OUSTED Catalan president Carles Puigdemont has criticised the passivity of European politicians in denouncing Spain’s prosecution of dismissed pro-independence officials.

In an interview in Brussels, Puigdemont said there is an “absolute disconnect between the interests of the people and the European elites” and that Catalonia’s problem is an “issue of human rights that requires maximum attention”.

He is fighting extradition to Spain, where other members of his ousted cabinet have been sent to jail while awaiting the results of a probe for allegedly implementing a strategy to gain independence from Spain.

Spanish central authorities have taken direct control of Catalonia, where an early election on December 21 is shaping into a tight race between pro-independence and pro-union forces.

Puigdemont wanted to lead a pro-independence coalition of political forces in the elections, and the civil society group that spearheaded the Catalan push for independence from Spain has also called for Catalan political parties to run in a “unified pro-independence ticket”.

Assemblea Nacional Catalana said a coalition should include jailed activists and the members of the deposed Catalan cabinet as candidates.

The parties had until midnight to register an interest in forming coalitions, but a repetition of the ousted ruling centre-right PDeCAT and the left republican ERC that also appeals to the anti-establishment CUP party seemed unlikely.

PDeCAT wanted Puigdemont to lead a hypothetical coalition, while ERC said it would only agree if deposed and jailed vice-president Oriol Junqueras heads a ticket supported by the CUP and even far-left non- nationalists.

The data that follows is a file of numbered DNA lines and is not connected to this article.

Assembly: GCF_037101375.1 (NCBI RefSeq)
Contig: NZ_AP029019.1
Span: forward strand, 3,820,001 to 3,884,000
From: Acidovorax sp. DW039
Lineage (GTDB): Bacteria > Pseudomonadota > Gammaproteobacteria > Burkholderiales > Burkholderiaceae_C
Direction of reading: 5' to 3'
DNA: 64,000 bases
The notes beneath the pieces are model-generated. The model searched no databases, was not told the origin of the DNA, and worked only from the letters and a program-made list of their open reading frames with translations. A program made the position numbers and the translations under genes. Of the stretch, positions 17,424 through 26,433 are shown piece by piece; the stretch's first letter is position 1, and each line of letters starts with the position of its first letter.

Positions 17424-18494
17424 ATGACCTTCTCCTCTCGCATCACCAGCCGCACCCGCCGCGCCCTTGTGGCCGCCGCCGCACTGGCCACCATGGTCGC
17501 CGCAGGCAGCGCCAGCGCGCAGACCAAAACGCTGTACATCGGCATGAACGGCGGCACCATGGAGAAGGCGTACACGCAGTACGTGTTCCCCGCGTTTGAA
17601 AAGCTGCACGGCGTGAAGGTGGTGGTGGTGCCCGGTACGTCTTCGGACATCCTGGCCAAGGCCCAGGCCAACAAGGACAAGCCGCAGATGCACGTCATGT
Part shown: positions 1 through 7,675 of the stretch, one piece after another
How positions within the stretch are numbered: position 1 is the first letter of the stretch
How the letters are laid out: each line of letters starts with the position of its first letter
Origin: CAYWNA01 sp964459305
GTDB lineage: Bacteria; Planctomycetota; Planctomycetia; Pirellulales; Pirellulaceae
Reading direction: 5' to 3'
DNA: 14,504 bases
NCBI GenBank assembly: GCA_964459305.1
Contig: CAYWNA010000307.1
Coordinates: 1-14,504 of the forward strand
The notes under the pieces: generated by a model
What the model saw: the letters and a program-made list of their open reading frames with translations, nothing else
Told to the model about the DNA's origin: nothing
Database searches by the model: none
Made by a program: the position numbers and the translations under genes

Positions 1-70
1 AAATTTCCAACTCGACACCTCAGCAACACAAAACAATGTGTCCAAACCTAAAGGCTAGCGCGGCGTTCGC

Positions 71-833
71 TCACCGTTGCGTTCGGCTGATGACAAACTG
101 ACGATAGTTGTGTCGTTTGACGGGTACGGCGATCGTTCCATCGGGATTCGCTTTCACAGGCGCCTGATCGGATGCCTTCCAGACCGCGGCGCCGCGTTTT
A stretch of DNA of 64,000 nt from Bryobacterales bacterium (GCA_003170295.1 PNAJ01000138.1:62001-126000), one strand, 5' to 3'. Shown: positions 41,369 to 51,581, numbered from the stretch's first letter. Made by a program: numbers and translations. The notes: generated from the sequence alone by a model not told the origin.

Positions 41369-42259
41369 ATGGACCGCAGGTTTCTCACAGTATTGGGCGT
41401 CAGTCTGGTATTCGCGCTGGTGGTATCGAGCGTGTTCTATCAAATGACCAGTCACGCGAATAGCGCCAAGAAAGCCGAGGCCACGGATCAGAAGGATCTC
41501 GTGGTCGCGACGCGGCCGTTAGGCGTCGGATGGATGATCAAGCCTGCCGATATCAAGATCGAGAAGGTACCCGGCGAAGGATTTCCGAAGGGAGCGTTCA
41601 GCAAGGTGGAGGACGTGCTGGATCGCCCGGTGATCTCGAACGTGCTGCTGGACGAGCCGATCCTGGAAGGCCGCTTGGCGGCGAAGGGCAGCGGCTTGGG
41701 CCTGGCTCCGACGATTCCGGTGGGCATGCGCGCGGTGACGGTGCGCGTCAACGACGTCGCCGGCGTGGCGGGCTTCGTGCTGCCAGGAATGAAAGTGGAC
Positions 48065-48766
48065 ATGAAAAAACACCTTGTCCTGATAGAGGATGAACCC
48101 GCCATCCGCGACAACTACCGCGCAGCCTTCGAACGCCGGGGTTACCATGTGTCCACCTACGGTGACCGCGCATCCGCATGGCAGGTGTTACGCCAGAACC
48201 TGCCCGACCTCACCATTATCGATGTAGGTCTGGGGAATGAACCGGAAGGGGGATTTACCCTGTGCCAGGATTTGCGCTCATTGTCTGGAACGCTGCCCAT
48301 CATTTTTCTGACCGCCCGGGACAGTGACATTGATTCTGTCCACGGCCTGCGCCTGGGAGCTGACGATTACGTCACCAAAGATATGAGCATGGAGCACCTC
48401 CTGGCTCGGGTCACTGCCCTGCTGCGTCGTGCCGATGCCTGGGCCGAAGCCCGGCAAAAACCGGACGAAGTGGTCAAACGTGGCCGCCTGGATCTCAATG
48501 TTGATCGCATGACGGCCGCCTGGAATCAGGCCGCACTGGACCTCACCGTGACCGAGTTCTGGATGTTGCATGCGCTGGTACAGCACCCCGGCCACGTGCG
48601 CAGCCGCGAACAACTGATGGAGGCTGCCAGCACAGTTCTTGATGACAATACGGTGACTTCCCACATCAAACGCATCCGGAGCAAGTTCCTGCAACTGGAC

A recent poll by the Barcelona-based La Vanguardia newspaper predicted that the three pro- independence parties would win between 66 and 69 seats in December, while 68 are needed for a majority.

Pro-independence parties held a slim majority of 72 of 132 seats in the Catalan parliament before it was dissolved by Spanish authorities after legislators passed a declaration of independence on October 27.

The central government also removed Puigdemont’s cabinet and called for a snap election.

Judges are gauging possible rebellion charges against the former Catalan officials and legislators who made the vote possible. Eight former cabinet members including Junqueras have been jailed, one released on bail and five more, including Puigdemont, are in Belgium where they plan to campaign while fighting extradition to Spain.

Six legislators, including the Catalan parliament’s speaker Carme Forcadell, could also be sent to jail as soon as tomorrow after they give evidence to a Supreme Court judge on a similar probe.

They face possible charges of rebellion, sedition and embezzlement, which can be punished with up to 30 years in prison.

Catalan pro-independence parties are planning to include some of the officials in ballots as a way to draw more attention to a situation they consider unjust. Lawyers are also arguing that the officials should be spared jail before trial because running for a parliamentary seat means they have no intention of fleeing.